• Nugent DJ. 2006. Prophylaxis in rare coagulation disorders -- factor XIII deficiency. Thromb. Res. 118 Suppl 1: S23–28. PubMed ID: 16616323
  • Perez DL, Diamond EL, Castro CM, Diaz A, Buonanno F, Nogueira RG, Sheth K. 2011. Factor XIII deficiency related recurrent spontaneous intracerebral hemorrhage: a case and literature review. Clin Neurol Neurosurg 113: 142–145. PubMed ID: 20950938
  • Peyvandi F. et al. 2013. Blood. 122: 3423-31. PubMed ID: 24124085
  • Schroeder V, Kohler HP. 2013. Factor XIII deficiency: an update. Semin. Thromb. Hemost. 39: 632–641. PubMed ID: 23929307
  • Sugiyama H, Uesugi H, Suzuki S, Tanaka K, Souri M, Ichinose A. 2013. Aggressive fatal case of autoimmune hemorrhaphilia resulting from anti-Factor XIII antibodies. Blood Coagul. Fibrinolysis 24: 85–89. PubMed ID: 23183237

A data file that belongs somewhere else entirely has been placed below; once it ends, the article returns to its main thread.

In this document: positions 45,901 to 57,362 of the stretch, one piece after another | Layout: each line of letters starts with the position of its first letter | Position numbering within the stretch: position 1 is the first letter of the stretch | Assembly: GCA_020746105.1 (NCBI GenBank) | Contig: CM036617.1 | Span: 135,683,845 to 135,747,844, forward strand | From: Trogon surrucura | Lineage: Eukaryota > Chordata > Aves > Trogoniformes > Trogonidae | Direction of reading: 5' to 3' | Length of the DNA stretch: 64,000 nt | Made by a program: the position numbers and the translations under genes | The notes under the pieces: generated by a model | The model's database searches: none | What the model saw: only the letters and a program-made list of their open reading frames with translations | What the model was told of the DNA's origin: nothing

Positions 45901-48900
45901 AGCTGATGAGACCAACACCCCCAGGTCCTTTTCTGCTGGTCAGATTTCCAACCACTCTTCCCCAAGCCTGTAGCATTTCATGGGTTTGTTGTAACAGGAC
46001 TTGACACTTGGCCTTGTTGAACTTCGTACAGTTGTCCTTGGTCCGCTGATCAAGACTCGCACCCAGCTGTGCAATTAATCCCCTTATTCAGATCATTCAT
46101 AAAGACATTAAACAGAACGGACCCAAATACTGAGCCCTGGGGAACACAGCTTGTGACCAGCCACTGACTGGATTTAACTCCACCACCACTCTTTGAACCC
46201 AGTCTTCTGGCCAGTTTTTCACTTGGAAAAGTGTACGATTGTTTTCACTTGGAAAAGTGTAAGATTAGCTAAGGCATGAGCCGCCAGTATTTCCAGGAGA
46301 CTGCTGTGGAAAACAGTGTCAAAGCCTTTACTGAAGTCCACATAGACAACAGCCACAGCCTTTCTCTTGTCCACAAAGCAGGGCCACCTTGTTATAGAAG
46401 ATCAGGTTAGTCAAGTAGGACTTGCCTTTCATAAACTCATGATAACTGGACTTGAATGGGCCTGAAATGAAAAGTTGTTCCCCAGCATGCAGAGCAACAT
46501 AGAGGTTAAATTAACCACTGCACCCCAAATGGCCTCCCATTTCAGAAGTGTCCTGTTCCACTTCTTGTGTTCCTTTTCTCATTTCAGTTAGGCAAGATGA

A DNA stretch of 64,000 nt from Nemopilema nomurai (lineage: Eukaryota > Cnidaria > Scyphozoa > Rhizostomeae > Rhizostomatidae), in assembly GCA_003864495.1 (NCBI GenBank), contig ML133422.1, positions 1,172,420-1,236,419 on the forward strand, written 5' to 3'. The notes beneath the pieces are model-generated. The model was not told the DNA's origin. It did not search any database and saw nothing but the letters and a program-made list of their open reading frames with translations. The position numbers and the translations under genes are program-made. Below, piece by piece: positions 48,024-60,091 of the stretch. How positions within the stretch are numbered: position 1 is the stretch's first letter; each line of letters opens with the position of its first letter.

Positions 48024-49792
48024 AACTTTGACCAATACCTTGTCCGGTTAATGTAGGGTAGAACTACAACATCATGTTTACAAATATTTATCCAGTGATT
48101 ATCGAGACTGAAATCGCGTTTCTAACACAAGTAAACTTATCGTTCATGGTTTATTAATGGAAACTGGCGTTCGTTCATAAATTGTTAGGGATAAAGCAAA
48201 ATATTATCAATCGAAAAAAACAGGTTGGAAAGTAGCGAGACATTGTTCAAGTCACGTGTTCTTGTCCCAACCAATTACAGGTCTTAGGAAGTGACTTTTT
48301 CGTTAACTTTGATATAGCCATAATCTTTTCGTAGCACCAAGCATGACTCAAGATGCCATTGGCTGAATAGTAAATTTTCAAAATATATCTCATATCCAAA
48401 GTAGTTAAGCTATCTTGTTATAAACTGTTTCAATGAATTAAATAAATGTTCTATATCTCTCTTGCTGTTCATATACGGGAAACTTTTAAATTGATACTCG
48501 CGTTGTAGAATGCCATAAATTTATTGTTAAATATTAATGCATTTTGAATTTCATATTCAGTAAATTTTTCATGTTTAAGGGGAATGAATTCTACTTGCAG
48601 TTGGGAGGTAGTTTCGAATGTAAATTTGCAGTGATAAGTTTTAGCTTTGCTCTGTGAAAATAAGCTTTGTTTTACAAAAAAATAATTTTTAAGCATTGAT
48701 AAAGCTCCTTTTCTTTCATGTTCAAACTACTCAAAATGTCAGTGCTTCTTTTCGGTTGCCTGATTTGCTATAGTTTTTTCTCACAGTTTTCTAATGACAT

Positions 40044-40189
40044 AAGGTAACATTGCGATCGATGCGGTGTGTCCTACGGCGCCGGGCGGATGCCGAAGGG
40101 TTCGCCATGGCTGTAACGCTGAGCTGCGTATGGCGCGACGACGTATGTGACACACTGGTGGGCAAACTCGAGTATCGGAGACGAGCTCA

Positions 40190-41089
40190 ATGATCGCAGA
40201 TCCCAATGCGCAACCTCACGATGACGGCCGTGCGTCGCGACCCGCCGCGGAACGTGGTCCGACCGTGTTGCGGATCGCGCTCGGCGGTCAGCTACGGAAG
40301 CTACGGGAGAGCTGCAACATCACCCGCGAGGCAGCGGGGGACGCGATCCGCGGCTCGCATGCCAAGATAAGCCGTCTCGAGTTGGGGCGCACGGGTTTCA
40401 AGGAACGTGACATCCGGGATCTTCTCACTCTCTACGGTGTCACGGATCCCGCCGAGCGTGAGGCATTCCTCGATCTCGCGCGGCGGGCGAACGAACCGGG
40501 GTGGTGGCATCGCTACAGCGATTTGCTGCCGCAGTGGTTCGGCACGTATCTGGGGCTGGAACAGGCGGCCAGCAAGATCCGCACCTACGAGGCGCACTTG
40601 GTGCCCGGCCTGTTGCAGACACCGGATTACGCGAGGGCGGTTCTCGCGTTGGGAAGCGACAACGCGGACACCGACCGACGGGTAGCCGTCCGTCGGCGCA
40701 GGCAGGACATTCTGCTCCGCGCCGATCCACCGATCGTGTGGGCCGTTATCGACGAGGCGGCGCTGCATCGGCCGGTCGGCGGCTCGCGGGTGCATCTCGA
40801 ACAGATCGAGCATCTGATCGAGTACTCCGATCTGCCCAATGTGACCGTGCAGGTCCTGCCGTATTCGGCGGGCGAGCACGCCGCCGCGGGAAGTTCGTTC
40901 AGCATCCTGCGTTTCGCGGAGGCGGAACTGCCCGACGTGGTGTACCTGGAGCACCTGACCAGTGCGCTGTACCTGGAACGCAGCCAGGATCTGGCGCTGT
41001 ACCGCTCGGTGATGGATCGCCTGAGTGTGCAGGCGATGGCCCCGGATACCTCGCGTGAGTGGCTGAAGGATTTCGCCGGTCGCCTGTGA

Order Kits
TEST METHODS

NextGen Sequencing using PG-Select Capture Probes

Test Procedure

We use a combination of Next Generation Sequencing (NGS) and Sanger sequencing technologies to cover the full coding regions of the listed genes plus ~20 bases of non-coding DNA flanking each exon.  As required, genomic DNA is extracted from the patient specimen.  For NGS, patient DNA corresponding to these regions is captured using an optimized set of DNA hybridization probes.  Captured DNA is sequenced using Illumina’s Reversible Dye Terminator (RDT) platform (Illumina, San Diego, CA, USA).  Regions with insufficient coverage by NGS are covered by Sanger sequencing.  All pathogenic, likely pathogenic, or variants of uncertain significance are confirmed by Sanger sequencing.

For Sanger sequencing, Polymerase Chain Reaction (PCR) is used to amplify targeted regions.  After purification of the PCR products, cycle sequencing is carried out using the ABI Big Dye Terminator v.3.0 kit.  PCR products are resolved by electrophoresis on an ABI 3730xl capillary sequencer.  In nearly all cases, cycle sequencing is performed separately in both the forward and reverse directions.